Notes — Differences between TAP-Windows driver and CIPE driver
The TAP-Windows driver distributed with OpenVPN 1.5-beta5 and later is derived from Cipe-Win32 2.0-pre15 with some significant changes:
Stability is much improved, especially with sleep/resume, using Michael Clarke’s patch which upgrades the driver to NDIS5, properly implements sleep/resume OIDs, and fixes a race condition between “AdapterTransmit” and “IRP_MJ_READ”.
Added Christof Meerwald’s “Media Status” patch which shows a given TAP-Win32 adapter as being “unplugged” when it is not currently open by an OpenVPN instance.
Modified the MAC generation code to follow the Linux algorithm for generating MACs, using “0:FF:XX:XX:XX:XX” where “XX:XX:XX:XX” is random.
Added code to lock the TAP device so that only one OpenVPN instance can have it open at a time.
Added an MTU parameter which acts like the ifconfig mtu parameter under Linux. The MTU defaults to “1500” and can be changed through the adapter advanced properties dialog.
Set up the driver to keep track of its Rx/Tx stats rather than depending on userspace to set them.
Ran the driver through the windows driver verifier with all testing modes enabled, including low-resource simulation mode. Based on the resulting bug checks, I was able to fix a number of problems including using “MmGetSystemAddressForMdlSafe” instead of “MmGetSystemAddressForMdl”, fixing several places in the code where the return status of “NdisAllocateMemory” is not checked, and making the flags match between “NdisAllocateMemory” and “NdisFreeMemory” calls.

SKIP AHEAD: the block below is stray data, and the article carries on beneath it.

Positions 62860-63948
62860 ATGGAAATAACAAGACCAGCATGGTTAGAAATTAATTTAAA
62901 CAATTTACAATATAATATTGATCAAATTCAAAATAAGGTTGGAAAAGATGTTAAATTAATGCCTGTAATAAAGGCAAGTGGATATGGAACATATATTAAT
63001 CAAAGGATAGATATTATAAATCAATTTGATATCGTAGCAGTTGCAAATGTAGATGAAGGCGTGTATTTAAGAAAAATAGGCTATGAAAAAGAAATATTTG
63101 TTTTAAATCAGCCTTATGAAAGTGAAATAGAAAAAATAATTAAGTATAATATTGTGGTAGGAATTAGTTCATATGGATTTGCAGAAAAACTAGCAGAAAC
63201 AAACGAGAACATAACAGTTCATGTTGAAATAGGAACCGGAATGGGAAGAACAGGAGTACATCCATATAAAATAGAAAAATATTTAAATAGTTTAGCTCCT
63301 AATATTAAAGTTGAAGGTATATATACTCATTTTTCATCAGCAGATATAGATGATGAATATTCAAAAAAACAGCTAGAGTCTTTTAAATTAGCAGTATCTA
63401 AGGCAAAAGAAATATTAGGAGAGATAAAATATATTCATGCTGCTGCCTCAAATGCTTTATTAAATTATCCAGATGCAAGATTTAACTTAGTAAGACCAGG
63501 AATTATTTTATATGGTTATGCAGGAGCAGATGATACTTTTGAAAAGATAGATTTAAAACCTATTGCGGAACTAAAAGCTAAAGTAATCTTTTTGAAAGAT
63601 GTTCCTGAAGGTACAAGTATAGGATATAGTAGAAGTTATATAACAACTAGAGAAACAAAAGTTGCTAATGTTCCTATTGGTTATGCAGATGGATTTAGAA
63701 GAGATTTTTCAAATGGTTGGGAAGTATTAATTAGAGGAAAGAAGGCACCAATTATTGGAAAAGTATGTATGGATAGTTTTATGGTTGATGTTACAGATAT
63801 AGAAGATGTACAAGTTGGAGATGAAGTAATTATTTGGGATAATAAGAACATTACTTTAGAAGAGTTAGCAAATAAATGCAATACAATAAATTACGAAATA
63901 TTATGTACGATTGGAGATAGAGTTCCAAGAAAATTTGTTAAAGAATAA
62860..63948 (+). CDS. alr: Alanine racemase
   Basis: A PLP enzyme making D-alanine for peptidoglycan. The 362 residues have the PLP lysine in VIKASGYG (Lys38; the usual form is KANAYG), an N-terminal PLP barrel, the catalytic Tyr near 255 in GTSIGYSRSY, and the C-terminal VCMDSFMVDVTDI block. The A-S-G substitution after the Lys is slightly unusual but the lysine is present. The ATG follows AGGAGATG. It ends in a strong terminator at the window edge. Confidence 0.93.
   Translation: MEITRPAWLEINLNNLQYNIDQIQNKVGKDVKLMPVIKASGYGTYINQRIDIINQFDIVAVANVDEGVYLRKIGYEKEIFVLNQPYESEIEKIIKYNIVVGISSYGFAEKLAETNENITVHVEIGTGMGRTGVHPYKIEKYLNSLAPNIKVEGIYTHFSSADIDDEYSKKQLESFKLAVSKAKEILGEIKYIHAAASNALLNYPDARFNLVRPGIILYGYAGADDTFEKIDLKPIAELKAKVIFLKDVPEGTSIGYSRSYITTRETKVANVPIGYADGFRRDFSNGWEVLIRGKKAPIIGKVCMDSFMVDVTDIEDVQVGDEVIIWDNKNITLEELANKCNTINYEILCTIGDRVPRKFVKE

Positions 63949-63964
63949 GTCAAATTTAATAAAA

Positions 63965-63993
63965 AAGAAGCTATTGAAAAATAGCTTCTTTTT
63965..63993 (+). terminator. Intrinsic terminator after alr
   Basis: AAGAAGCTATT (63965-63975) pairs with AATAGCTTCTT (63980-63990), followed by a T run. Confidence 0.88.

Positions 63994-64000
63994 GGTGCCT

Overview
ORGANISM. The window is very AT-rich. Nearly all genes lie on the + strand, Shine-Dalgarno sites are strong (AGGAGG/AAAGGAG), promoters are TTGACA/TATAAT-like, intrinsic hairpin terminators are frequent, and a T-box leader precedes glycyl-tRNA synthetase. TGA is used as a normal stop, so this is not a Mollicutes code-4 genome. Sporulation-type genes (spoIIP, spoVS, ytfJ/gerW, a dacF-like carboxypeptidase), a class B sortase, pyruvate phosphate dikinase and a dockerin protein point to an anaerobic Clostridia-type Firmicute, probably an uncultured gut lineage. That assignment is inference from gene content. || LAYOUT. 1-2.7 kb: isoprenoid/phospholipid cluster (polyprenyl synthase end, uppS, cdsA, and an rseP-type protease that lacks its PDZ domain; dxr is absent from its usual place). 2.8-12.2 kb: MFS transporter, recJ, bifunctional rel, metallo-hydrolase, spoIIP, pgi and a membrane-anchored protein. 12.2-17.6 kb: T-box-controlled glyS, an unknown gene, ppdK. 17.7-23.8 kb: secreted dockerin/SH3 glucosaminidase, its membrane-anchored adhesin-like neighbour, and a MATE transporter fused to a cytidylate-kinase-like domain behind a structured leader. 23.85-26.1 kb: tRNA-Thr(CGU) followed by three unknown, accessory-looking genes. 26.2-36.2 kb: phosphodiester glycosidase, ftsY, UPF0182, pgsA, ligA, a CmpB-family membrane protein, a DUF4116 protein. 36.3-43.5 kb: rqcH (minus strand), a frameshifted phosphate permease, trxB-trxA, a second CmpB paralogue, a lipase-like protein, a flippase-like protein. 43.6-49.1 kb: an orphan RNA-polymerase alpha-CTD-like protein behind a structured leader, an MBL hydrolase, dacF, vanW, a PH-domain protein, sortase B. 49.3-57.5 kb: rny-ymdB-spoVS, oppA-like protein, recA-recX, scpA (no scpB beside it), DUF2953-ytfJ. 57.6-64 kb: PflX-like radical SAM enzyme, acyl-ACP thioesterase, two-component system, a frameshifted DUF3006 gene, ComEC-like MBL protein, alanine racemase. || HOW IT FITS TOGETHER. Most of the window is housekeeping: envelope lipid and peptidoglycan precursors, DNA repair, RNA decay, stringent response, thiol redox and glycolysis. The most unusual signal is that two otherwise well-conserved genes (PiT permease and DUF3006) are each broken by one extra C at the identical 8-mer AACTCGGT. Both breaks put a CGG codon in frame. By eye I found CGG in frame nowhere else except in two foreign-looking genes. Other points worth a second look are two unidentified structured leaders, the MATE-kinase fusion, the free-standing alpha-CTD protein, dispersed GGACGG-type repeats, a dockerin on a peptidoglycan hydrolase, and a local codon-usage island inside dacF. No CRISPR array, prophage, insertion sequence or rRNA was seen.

Renamed the driver so that it shows up as a “TAP-Windows” adapter in the network control panel, and does not conflict with the CIPE driver.
Brought the driver up to SMP standards (beta8), redid the packet queueing subroutines as a circular queue for better efficiency and more straightforward locking semantics under SMP.
Fixed dangling IRP bug that could potentially cause a bug check if driver was unloaded or disabled while still open by a userspace process (beta8).
Fixed bug that rendered an adapter instance unusable if a userspace process tried to read a packet of data but provided a buffer that was too small to completely return the packet (beta8).
Added several new ioctls to return interesting status information back to userspace, such as currently configured MTU value, driver version number, and extended error status information (beta8).
Added “tun” device emulation (beta8).
Adapter media state is now controlled directly from userspace using the “TAP_IOCTL_SET_MEDIA_STATUS” ioctl.
An option has been added to the TAP-Windows driver advanced properties page that allows you to control whether the adapter appears to Windows as “Always Connected” or whether the connection status is dynamically brought up and down by OpenVPN (“Application Controlled”).
To a certain extent, backwards compatibility with NT 4 has been sacrificed in the interest of better usability and stability on Win2K/XP.